Sunday, April 20, 2008

Election time

In Italy, there are just three parties: L (the left), R (the right), and N (north league). Elections are done, L and R get each 49\% of votes, N just 2\%. Since an agreement cannot be found, two tie-break rounds are done, where the two biggest parties are matched, and at the second round the winner is matched against the other party. Prove that there is a strategy for N's electors to make their party win the tie-break rounds, knowing that:
  • L's electors, if they cannot vote for L they will vote for R, because they hate N.
  • R's electors, if they cannot vote for R they will vote for N, because they hate L.

Wednesday, April 16, 2008

Minimal values

Let $f:\mathbb{R}\rightarrow\mathbb{R}$ be a function (any function). Let's call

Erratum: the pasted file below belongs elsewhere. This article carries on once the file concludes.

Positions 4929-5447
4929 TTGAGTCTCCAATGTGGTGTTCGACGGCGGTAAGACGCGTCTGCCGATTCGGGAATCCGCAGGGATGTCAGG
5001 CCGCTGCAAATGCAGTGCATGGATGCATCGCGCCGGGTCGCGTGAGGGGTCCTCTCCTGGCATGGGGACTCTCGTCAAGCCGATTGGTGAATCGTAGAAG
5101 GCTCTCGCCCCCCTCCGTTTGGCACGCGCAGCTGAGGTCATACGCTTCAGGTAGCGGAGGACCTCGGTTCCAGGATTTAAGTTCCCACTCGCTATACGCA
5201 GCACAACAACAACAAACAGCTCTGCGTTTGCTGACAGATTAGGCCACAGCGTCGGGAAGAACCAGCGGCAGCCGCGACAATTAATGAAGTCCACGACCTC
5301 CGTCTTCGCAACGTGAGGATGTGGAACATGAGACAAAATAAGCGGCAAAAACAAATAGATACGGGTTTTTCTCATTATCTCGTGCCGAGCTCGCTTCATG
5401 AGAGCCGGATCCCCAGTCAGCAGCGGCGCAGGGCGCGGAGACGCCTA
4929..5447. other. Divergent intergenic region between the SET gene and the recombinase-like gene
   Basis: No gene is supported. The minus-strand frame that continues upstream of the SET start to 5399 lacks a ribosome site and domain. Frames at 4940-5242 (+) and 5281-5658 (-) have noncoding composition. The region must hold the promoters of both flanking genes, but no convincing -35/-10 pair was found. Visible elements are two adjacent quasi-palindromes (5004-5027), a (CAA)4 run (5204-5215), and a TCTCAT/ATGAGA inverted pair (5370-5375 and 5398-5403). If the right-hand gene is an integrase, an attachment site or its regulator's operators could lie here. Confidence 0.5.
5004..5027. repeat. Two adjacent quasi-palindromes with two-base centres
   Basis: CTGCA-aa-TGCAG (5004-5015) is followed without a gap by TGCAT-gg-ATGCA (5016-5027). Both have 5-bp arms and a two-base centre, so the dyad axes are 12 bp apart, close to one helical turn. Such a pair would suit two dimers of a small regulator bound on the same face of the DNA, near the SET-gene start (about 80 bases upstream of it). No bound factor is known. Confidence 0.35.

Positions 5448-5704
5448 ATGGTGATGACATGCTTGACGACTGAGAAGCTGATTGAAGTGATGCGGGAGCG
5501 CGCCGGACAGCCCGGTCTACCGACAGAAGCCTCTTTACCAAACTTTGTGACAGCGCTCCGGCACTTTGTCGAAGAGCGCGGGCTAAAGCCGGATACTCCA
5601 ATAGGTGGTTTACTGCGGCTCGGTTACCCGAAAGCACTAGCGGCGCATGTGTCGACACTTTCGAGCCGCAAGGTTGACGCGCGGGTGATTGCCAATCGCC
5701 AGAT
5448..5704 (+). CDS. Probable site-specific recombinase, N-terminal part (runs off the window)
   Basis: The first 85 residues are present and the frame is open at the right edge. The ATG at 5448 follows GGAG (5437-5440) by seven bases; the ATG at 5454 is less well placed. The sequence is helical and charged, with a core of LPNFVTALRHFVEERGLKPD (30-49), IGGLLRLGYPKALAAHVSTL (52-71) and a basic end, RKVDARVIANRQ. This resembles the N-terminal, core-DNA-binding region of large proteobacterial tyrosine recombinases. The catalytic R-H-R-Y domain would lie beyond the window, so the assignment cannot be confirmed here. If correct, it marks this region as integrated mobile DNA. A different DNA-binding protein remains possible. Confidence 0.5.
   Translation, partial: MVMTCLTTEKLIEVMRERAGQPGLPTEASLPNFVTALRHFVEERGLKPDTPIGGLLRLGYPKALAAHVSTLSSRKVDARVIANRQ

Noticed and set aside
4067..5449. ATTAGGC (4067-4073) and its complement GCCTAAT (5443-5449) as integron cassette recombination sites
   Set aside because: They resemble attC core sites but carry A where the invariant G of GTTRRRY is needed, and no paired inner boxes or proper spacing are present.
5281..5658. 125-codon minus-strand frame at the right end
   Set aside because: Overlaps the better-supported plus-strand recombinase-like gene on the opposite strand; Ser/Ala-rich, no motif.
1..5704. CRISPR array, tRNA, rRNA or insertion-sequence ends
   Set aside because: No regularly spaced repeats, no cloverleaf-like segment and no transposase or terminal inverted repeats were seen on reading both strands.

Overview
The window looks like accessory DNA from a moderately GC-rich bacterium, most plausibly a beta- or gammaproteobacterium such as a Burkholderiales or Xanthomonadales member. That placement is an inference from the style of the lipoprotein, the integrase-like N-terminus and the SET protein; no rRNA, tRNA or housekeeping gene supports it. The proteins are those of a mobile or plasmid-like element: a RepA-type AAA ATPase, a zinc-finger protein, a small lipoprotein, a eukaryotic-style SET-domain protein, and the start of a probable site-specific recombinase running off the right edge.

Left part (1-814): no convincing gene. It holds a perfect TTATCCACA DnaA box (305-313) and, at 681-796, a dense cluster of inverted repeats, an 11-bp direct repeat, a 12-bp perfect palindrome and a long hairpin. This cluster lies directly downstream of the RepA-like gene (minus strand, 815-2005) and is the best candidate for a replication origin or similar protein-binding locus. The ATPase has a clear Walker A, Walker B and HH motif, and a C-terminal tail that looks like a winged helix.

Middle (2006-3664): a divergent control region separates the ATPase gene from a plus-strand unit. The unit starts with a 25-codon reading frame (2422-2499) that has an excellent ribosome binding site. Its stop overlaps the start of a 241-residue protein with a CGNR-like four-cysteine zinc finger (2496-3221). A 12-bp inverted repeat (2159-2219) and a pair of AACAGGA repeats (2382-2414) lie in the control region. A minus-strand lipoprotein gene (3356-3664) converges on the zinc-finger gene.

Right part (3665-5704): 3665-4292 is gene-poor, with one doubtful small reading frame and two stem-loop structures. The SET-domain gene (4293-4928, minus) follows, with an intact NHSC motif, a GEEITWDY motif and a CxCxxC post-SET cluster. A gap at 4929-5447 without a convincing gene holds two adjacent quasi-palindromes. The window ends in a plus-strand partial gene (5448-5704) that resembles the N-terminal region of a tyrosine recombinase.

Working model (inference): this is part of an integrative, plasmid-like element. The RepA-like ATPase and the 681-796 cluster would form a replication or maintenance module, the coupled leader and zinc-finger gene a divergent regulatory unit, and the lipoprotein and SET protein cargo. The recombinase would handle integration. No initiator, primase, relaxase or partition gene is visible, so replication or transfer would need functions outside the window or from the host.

$$ M := \{ x \in \mathbb{R} : \exists\epsilon_x>0: f(x) \leq f(y)\;whenever\;|y-x| < \epsilon_x\} $$
the set of points where $f$ has a (non-strict) local minimum. Let $V=f(M)$ be the set of the local minimal values. Can $V$ have positive Lebesgue measure? (note that $M$ surely can, just take as $f$ a constant function, and every point is a local minimum).

Friday, April 4, 2008

An elettric circuit

There exists an electric circuit that has an interruption. The -proper- length of the interruption is $L_0$. A tract of electric wire runs along the circuit with speed $v$. The -proper- length of the wire is $L_0$ too. In circuit reference system wire length is $L<L_0$, so the circuit is never closed. In wire reference system interruption length is $L<L_0$, so at some instant the circuit is closed. How can you explain the apparent contradiction?
Update(22/04/2008): Solution posted! (show solution)